Data protection: 7 upcoming changes property professionals need to know
The UK’s data protection laws affect all organisations that process the personal data of UK citizens — including property management businesses. In 2021, the UK Government held a public consultation to gauge response to a range of proposals to reform its data protection regime.
On 23 June 2022, it responded to this consultation, confirming which changes it wanted to take forward and the proposals it would scrap.
What does the Government want to achieve with these reforms?
According to the Government, the reforms are intended to create a system based on common sense, not box-ticking, and cement the UK’s position as a tech super-power.
The reforms are based on five key regulatory aims:
- Reducing barriers to responsible innovation
- Reducing burdens on businesses and delivering better outcomes for people
- Boosting trade and reducing barriers to data flows
- Delivering better public services
- Reform of the Information Commissioner’s Office (ICO)
The reforms generally relate to the UK’s version of the General Data Protection Regulation (GDPR), but as some data processing is regulated by other laws such as the Privacy and Electronic Communications Regulations 2003 (PECR) and the Data Protection Act 2018, reforms are suggested to these too.
What key proposals are the Government taking forward?
1. Removing the requirement for data protection impact assessments
The Government will remove the requirement for organisations with over 250 employees to have a record of processing activities. Although organisations will still need to be able to describe what and where personal data is held as part of their privacy management programme, they will not have to follow Article 30 of the GDPR. Instead, they will be able to document their processing activities in a way which is more ‘tailored’.
New requirements would still require certain records to be kept, but organisations would have “more flexibility about how to do this in a way that reflects the volume and sensitivity of the personal information they handle, and the type(s) of data processing they carry out.” This means moving away from prescriptive tick boxes and more towards individual privacy management programme design.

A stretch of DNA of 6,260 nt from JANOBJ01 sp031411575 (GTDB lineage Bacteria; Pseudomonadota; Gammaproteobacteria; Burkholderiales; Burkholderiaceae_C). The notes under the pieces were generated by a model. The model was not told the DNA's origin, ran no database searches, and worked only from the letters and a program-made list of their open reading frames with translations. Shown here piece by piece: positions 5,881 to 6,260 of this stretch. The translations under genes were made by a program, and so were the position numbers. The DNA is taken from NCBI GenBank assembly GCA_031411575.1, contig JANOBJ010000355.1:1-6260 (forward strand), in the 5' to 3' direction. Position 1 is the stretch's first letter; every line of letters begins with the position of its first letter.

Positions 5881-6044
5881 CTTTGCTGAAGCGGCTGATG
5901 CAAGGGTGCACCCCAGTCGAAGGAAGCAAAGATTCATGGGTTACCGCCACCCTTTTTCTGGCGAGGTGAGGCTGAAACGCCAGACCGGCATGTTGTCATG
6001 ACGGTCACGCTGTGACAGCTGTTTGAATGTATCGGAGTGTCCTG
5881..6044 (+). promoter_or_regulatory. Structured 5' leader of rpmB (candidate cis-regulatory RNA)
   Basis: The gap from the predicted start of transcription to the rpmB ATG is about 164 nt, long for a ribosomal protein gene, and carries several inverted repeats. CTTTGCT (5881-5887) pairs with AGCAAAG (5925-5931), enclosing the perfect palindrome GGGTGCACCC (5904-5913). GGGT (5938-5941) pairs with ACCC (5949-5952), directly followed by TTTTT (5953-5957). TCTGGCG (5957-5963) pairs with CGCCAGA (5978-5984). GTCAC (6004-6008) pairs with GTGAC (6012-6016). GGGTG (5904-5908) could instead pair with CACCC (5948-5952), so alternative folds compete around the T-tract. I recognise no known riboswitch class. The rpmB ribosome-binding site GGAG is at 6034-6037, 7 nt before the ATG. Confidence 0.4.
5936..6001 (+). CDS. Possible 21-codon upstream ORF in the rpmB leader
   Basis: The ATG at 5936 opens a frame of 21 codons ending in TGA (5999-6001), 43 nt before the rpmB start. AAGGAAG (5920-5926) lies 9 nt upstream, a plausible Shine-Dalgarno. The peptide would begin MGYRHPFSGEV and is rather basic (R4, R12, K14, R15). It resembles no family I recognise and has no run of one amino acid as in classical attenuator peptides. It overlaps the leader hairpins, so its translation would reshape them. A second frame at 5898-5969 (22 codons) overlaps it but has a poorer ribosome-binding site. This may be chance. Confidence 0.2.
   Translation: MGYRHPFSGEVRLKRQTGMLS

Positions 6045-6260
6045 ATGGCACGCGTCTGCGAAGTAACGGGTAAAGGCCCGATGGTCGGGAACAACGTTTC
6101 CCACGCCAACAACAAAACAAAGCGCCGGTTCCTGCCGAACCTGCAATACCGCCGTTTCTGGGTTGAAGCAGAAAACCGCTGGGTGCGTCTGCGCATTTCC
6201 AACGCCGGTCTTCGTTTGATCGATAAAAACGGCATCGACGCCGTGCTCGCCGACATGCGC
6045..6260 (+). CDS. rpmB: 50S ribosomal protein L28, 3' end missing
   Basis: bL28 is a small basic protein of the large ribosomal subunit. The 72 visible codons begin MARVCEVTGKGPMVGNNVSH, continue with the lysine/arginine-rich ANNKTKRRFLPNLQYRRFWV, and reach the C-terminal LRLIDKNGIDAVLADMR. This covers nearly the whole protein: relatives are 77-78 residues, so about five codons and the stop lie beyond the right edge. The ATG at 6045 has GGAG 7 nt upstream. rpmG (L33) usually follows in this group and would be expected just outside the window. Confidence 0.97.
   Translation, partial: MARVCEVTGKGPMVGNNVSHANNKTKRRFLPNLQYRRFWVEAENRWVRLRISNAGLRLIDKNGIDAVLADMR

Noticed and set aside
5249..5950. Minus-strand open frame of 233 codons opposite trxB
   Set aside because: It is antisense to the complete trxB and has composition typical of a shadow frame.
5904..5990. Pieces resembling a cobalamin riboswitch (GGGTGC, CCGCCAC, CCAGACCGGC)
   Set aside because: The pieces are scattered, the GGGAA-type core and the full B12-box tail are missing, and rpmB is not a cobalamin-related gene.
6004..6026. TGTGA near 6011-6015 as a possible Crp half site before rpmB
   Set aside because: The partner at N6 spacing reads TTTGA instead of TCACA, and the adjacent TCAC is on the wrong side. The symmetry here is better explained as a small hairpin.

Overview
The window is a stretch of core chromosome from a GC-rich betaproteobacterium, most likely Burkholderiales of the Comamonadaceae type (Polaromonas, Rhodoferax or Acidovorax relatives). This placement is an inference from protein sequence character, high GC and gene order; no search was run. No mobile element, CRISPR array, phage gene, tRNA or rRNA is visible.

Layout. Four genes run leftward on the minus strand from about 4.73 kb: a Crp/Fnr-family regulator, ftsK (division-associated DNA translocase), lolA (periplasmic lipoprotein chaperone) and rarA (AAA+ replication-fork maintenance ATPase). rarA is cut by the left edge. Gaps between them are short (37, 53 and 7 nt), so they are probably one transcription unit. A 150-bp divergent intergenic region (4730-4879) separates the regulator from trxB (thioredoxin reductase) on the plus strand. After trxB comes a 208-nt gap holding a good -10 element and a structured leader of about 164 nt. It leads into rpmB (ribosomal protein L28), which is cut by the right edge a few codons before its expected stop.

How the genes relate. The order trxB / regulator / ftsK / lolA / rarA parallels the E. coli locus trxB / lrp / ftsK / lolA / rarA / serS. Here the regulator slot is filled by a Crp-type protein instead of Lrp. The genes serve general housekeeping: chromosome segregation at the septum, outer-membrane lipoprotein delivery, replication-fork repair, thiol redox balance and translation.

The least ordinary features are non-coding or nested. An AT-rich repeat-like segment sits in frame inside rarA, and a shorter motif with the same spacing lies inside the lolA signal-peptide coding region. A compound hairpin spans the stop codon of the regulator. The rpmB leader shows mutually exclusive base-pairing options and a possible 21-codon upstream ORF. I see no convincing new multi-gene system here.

2. Limiting subject access requests
Individuals have the right to find out what data is held on them and how it is being used by filing a subject access request with an organisation. Depending on the scope, these can take time and resources to process, and as no fee can be charged, the organisation is not recompensed for its expenses.
In its original proposal, the Government considered introducing a mandatory fee structure like that used for Freedom of Information (FOI) requests to public authorities to discourage time wasting.
After concerns were raised about how this would affect data subject rights, it has chosen not to take this forward. However, the threshold for refusing or charging a reasonable fee for a subject access request will change from ‘manifestly unfounded or excessive’ to ‘vexatious or excessive’. This is intended to cut down on the number of requests designed to cause annoyance.
3. Different approaches to handling cookies
Currently, if a UK organisation would like to collect data on its customers by using cookies, the customer must consent to this by confirming on a pop-up banner. As these appear when visiting virtually any website for the first time, they can be annoying. What’s more, the ability of the customer to refuse to be tracked has frustrated businesses that would like to use audience data to improve their services.
The Government has now confirmed that it intends to remove the need for websites to display cookie banners to UK residents. Until this happens, it will allow cookies to be placed on a user’s computer or device without explicit consent for a number of what it calls ‘non-intrusive’ purposes.
In the future, it intends to move to an opt-out model of consent, where cookies could be allowed by default, but the user is given clear information about how to opt-out.